[Bards] What is a bard?
jhirling at gmail.com
Mon Jan 7 07:57:32 PST 2008
Hey all --
I'm sure the archives are filled with what follows. Here are a few
dictionary definitions of 'bard' (not to be confused with OUR SCA sense of
'bard' :) )
1. (formerly) a person who composed and recited epic or heroic poems, often
while playing the harp, lyre, or the like.
2. one of an ancient Celtic order of composers and reciters of poetry.
3. any poet.
4. the bard, William Shakespeare.
[Origin: 1400–50; late ME < Celt; cf. Ir, ScotGael *bard,* Welsh *bardd,*Breton
*barz* < IE **gwrs-do-s* singer, akin to Albanian *grisha* (I) invited (to a
bardish, bardlike, adjective
*Dictionary.com Unabridged (v 1.1)
Based on the Random House Unabridged Dictionary, (c) Random House, Inc. 2006.*
*Dictionary.com Unabridged (v
This Source <http://dictionary.reference.com/cite.html?qh=bard&ia=luna>
1. One of an ancient Celtic order of minstrel poets who composed and
recited verses celebrating the legendary exploits of chieftains and heroes.
2. A poet, especially a lyric poet.
[Middle English, from Irish and Scottish Gaelic bard and from Welsh bardd;
see gwerə-2 in Indo-European roots.]
1449, from Scottish, from O.Celt. bardos "poet, singer," from PIE base
*gwer- "to lift up the voice, praise." In historic times, a term of contempt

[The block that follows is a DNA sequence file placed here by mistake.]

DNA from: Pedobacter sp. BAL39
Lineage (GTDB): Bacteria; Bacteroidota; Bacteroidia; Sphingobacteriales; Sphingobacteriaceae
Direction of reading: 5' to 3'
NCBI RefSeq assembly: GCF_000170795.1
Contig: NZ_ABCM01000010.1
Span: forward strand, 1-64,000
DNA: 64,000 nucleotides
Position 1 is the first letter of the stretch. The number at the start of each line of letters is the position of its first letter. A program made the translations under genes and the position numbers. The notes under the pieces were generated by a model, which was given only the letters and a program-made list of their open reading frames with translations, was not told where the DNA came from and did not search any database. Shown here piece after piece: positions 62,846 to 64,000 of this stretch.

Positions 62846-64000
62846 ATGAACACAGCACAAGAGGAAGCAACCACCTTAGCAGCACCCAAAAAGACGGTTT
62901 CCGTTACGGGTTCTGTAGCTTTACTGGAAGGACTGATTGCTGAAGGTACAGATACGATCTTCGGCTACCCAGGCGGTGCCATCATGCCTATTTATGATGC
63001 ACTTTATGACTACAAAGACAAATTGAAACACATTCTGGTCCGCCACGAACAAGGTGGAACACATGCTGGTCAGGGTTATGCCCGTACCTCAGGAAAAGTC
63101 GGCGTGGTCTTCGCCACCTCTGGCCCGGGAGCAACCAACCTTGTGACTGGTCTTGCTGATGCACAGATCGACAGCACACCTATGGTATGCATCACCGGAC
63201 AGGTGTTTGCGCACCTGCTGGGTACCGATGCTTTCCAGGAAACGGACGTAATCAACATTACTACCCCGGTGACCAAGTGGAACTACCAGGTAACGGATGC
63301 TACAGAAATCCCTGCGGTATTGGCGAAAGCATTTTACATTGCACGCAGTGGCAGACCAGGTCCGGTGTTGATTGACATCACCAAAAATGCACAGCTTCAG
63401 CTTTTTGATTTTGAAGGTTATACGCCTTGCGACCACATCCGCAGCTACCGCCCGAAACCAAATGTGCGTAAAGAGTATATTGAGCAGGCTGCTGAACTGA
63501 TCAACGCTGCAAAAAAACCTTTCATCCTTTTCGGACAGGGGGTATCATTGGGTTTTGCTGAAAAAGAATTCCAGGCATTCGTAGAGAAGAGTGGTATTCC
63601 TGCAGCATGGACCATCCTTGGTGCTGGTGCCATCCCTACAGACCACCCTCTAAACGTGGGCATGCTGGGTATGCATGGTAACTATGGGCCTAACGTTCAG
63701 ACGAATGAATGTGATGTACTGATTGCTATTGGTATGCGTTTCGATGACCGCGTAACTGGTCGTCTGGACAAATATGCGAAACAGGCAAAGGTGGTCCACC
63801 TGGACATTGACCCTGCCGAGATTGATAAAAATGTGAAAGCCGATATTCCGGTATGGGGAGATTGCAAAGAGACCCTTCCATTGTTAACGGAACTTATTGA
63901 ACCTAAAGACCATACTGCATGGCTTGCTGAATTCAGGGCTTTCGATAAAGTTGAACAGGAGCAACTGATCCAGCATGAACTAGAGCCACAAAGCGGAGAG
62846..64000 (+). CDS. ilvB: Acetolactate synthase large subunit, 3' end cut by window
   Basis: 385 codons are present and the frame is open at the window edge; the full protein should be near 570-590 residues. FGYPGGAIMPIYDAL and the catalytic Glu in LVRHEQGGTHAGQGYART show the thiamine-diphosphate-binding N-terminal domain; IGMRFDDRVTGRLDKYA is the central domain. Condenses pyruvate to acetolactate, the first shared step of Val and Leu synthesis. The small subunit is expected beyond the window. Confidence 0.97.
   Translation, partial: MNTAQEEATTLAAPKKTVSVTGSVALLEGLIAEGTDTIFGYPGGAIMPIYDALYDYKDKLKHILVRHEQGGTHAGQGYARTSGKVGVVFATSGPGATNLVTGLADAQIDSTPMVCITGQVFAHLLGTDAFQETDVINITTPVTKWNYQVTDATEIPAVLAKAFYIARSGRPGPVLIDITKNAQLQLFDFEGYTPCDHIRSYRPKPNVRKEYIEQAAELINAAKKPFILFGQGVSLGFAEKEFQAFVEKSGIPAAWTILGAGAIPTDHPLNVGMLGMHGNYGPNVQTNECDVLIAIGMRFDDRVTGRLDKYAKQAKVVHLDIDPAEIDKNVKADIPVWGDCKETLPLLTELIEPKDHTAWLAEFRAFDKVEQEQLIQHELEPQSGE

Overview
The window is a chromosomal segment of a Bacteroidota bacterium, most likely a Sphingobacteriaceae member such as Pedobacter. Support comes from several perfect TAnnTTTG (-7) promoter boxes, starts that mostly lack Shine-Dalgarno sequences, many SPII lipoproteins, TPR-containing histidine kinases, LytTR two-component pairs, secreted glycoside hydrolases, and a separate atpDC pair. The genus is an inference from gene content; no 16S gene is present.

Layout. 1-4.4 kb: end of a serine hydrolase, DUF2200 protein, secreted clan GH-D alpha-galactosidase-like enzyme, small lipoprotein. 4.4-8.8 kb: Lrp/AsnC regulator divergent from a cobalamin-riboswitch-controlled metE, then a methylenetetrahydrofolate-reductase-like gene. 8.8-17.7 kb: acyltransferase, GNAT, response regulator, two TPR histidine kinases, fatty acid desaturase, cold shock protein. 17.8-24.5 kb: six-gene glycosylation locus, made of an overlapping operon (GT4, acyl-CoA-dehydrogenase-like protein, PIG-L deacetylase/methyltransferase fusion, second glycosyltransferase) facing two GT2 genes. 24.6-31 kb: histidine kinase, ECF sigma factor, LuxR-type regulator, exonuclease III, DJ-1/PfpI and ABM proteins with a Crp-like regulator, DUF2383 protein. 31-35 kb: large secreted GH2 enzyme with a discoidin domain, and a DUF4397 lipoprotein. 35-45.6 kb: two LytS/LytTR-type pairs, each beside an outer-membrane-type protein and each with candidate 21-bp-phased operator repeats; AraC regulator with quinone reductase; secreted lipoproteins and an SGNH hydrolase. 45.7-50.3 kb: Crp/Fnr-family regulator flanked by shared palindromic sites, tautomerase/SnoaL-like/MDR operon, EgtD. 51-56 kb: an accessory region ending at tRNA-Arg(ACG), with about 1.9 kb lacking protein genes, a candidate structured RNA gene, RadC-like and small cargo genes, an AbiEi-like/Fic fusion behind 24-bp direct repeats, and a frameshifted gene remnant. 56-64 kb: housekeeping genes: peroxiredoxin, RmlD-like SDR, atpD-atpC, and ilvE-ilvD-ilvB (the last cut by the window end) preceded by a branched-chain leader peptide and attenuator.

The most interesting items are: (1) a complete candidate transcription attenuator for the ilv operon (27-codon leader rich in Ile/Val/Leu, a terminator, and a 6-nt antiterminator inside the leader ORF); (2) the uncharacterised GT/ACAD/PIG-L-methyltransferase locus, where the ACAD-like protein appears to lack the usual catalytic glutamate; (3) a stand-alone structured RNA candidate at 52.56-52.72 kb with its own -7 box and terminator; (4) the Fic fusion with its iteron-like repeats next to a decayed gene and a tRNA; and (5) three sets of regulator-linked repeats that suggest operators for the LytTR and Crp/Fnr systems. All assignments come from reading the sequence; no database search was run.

among the Scots (who considered them itinerant troublemakers), but one of
great respect among the Welsh.
"All vagabundis, fulis, bardis, scudlaris, and siclike idill pepill, sall be
brint on the cheek." [local Scottish ordinance, c.1500]
Subsequently idealized by Scott in the more ancient sense of "lyric poet,
singer." Poetic use of the word in English is from Gk. bardos, L. bardus,
both from Gaulish. Bardolatry "worship of Shakespeare (the 'Bard of Avon')"
first recorded 1901.
*Online Etymology Dictionary, (c) 2001 Douglas Harper*
*WordNet* <http://dictionary.reference.com/help/wn.html> - Cite This
*Share This <http://dictionary.reference.com/browse/bard#sharethis>*
1. a lyric poet
If anyone has an OED, I'm sure it is even more complete.
In my experience, the SCA generally uses the term to refer to anyone who
performs vocally. Many would include those who perform instrumentally and I
have actually competed in two Gulf Wars *Bardic* competitions dancing --
though it is a real stretch IMO to include dance under the rubric 'bard'
(however, the annual Welsh Eisteddfod includes and entire day of dance
competition). Thus, we tend to conflate singers, poets, story tellers, in a
narrow definition of 'bard,' who are joined by instrumentalists, actors,
performance artist (for example, jugglers and those who practice
legerdemain) and dancers under a broad interpretation.
Those who are interested in a more authentic persona play might find they
should more accurately be known as troubadours, skalds, minstrels,
trouveurs, jongleurs, poets, singers, thespians, and the like.
I think a good working definition of a bard (for SCA purposes) might be 'one
who performs narrative.' Most, but not all, songs, poems, and tales meet
that criterion. Some instrumental music does (if you don't think so, I'd
suggest listening to some Klezmer). Some dance does so. A juggler who
simply exhibits skill without more would not be a bard under my
definition. Caveat: None of this should be confused with gate-keeping in
circles or competitions.
Your mileage may differ . . . as may mine after more reflection.
-------------- next part --------------
An HTML attachment was scrubbed...
More information about the Bards